Potter magic wanes at Bloomsbury as low profits spell decline
Bloomsbury, the publishing company that handles the Harry Potter phenomenon, has announced a 74% drop in annual profits in 2006, a year which saw no new Potter novel hit the bookstands.
In its annual results announcement, Bloomsbury said that pre-tax profit dropped from £20.1m to £5.2m, but this was not a surprise to the market as the firm had issued a profits warning in December last year.
The seventh and final Harry Potter is published this summer in July and some observers are predicting tougher times ahead for Bloomsbury.
“Harry Potter has been a phenomenon for Bloomsbury, especially for its profits in recent years,” said City analyst Colin Perry. “The big question now is how they will fill the sales gap when Harry Potter is history.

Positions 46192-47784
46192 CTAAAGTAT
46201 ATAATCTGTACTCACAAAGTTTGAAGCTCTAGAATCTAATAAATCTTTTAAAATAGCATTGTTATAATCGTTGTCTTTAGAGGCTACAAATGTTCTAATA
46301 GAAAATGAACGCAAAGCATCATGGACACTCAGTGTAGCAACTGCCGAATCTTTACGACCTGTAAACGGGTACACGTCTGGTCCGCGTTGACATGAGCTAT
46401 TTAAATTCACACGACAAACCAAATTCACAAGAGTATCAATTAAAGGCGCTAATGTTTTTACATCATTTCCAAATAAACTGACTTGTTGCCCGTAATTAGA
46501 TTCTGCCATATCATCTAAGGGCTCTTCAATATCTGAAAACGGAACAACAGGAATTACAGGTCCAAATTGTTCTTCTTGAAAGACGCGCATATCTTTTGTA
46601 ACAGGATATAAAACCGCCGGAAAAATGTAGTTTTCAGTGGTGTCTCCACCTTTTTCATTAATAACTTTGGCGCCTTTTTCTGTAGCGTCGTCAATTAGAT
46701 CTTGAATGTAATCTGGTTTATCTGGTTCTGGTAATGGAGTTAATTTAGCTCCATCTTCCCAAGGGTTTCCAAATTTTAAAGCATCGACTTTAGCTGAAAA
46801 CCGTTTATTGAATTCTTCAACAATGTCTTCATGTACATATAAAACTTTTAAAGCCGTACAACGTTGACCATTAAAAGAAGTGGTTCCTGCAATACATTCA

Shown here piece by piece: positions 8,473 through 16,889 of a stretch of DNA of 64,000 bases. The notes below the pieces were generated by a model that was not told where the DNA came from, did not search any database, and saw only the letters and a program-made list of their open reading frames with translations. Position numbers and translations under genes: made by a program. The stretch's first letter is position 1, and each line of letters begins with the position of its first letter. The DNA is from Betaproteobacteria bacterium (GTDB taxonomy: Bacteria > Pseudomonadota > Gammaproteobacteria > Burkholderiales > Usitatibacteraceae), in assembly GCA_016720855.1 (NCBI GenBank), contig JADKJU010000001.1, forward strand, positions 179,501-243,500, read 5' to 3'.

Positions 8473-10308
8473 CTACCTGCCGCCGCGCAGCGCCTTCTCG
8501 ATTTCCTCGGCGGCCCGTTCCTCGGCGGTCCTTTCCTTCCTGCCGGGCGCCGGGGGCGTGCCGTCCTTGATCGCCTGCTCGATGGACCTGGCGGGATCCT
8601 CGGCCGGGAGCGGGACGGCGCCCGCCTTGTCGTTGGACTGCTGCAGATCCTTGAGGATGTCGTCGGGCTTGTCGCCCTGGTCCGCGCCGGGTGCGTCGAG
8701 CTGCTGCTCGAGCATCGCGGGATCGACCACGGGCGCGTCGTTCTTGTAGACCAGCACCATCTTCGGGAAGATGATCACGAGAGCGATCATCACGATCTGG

“In short, they have to prove that they’re not a one-trick pony and get the magic flowing from other authors to sustain their recent commercial success.”
Bloomsbury chairman, Nigel Newton, acknowledged that 2006 had been “challenging”, a situation reflected in the decline in turnover from £109.1m in 2005 to £74.8m last year.
“We have in place a growth strategy that includes developing new authors, Internet-based initiatives and acquisitions that will all enhance and strengthen our position as a leading publisher,” he said.